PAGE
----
Instructional leadership represents the work leaders do as they create the learning environment where staff members feel empowered, take risks and change practices to best meet the learning needs of students. Here are the key components of instructional leadership.
In this blog post, I want to focus on Instructional Leadership including:
- What does instructional leadership look like within the leader’s role?
- How can someone excel in this area?
5 Core Beliefs
During my journey as an administrator, I have learned from others as I strive for excellence. Part of this work has been refining my own practices, beliefs and core values as a leader.
From my perspective, there are five core beliefs leaders use to create great schools and establish strong cultures. These include:
- Foster Effective Relationships
- Instructional Leadership
- Embody Visionary Leadership
- Develop Leadership Capacity within others
- Create Sustainable Change
Building Trust and Relationships
The most essential ingredient for instructional leadership is building the relationships and trust with your staff.
While instructional leadership has several components, the most essential is building the relationships and trust with your staff. This takes time and only happens if the leader puts the needs of their staff before theirs and makes intentional efforts to support teachers.
Teachers want to do their best for students and leaders must recognize that by supporting teachers they indirectly are supporting kids and helping create amazing school experiences.
In leadership, character is more important than strategy.
The relationships and trust happen over time by leaders who:
- Care about each staff member as a person
- Celebrate the small wins with the staff member when they try a new strategy
- Take time to have authentic conversations with each staff member where you listen to their thoughts and ideas.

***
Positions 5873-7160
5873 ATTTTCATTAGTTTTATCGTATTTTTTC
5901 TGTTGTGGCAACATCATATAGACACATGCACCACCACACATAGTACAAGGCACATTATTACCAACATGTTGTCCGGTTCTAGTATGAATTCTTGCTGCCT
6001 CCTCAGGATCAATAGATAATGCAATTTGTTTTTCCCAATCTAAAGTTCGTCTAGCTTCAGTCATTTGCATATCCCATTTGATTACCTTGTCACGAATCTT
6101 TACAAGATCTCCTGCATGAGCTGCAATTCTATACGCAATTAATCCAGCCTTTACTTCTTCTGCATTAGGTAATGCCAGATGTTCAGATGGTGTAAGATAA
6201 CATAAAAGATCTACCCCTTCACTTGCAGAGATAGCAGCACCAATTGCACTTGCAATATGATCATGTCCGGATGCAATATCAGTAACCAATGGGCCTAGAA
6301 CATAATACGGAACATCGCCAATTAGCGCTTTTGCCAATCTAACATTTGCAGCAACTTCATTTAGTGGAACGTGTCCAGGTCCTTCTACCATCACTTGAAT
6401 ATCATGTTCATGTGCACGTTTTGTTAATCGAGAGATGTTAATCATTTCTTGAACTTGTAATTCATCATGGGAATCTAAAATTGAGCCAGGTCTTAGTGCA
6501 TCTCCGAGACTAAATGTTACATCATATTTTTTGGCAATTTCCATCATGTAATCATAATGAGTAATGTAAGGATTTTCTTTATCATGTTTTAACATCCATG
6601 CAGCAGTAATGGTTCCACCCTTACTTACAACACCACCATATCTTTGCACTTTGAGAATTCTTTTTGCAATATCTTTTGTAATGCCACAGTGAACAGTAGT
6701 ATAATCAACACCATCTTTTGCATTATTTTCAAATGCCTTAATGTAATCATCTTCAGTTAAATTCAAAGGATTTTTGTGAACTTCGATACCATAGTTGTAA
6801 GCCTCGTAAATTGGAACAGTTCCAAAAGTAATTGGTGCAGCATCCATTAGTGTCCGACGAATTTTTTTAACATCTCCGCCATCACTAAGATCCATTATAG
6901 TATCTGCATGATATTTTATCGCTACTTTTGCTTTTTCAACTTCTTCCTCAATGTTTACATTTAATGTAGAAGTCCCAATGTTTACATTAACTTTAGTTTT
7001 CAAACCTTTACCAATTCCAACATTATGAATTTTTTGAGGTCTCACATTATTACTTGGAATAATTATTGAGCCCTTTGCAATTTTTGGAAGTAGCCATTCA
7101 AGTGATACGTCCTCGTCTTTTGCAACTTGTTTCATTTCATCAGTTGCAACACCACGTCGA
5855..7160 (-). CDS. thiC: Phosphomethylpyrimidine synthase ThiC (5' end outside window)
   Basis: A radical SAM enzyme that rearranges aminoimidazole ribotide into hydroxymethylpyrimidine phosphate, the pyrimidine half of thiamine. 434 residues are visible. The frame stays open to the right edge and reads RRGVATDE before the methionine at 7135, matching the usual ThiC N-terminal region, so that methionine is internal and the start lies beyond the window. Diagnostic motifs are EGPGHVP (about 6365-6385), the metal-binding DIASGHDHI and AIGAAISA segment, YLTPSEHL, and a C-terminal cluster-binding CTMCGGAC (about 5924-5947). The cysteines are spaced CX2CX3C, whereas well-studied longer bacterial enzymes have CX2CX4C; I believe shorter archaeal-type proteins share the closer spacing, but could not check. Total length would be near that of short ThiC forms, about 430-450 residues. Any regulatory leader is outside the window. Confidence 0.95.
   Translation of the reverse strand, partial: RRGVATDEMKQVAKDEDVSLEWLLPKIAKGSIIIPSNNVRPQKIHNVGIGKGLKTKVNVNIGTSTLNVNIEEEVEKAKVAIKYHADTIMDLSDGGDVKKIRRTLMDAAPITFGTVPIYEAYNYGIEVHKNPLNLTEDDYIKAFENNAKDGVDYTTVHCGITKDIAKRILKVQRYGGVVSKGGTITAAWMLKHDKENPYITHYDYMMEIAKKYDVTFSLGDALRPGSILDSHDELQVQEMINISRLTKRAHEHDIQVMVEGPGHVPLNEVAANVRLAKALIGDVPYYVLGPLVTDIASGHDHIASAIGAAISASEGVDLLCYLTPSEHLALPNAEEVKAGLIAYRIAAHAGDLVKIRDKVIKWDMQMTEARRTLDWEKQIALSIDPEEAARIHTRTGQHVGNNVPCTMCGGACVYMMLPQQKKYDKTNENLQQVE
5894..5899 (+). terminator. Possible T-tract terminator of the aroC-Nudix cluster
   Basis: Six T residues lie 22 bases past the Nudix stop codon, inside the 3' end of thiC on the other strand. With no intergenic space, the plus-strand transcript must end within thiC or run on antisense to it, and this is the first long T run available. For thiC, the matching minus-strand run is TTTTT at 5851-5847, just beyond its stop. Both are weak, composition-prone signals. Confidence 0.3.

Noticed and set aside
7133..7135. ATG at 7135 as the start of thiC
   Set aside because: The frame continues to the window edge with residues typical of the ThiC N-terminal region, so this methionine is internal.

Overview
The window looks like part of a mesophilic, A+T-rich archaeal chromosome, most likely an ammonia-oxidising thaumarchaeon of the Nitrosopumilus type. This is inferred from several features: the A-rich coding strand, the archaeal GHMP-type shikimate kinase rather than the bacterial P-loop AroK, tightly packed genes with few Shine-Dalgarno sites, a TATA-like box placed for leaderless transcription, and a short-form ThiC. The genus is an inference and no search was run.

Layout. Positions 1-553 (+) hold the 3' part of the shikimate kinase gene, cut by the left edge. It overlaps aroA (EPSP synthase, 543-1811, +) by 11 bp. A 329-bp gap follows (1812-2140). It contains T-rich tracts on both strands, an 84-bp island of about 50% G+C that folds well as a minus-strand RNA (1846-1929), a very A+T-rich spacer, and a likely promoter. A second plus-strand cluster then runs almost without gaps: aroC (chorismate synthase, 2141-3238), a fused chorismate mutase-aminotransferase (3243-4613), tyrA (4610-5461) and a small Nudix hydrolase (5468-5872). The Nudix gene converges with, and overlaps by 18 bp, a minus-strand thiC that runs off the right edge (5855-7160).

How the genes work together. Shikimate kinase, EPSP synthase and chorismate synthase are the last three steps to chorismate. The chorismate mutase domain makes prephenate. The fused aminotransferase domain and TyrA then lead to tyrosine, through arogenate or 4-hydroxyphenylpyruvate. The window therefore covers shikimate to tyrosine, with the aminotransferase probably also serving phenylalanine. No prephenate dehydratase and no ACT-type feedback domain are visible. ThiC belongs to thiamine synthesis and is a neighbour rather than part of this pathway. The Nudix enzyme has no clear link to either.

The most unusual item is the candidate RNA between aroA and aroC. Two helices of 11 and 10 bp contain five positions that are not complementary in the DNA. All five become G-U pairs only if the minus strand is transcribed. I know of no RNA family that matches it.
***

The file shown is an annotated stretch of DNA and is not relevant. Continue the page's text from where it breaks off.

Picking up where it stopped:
- Model the desired behaviors you seek to create in the building including positivity, kindness, and mindsets.
Research shows the most significant factor impacting student learning is the teacher within the classroom.
Every school has professionals with varied experience, content expertise, and passion to improve. Instructional leadership is about tapping into this massive instructional and human resource base.
Leaders must understand that they need to focus not on getting all teachers to the same point of excellence, but maximize the strengths of each teacher as they grow as an educator. It is all about utilizing the talents of the staff, maximizing strengths and working together.
If your actions inspire others to learn more, dream more, and do more, you are a leader.
How do you maximize your teachers? This occurs by:
- Supporting their desire to improve as a professional.
- Push them to improve by understanding their passions, motivate them to see they can be the difference for kids.
- Empower them to be the change.
- Build their confidence.
- Influence their thinking that in ways that lead to improved professional practices.
- When you visit classrooms and see growth, give the staff member praise that is authentic, specific, and immediate.
Leaders must remember that great schools exist because of great teachers.
Challenge the Status Quo
It’s okay to let teachers see you stumble as you try something new. Ultimately, we are building a culture of reflective practice.
As leaders strive for excellence, they also must strive to be lifelong learners. This simply means they maintain a desire to grow as a leader and most importantly, help their teachers to have the same desire.
This process can be stimulated by the questions, “Why have we done it this way?” and “Could we do it better?”
We do not learn from experience, we learn from reflecting on experience.
Instructional leaders can model this mindset for teachers by:
- Model new strategies with staff through professional learning.
- Stay current on the latest education research and best practices.
- Support teachers when they try something new and it may not work.
- Provide the spark for teachers to become “connected educators” with other content specialists and teachers across our country.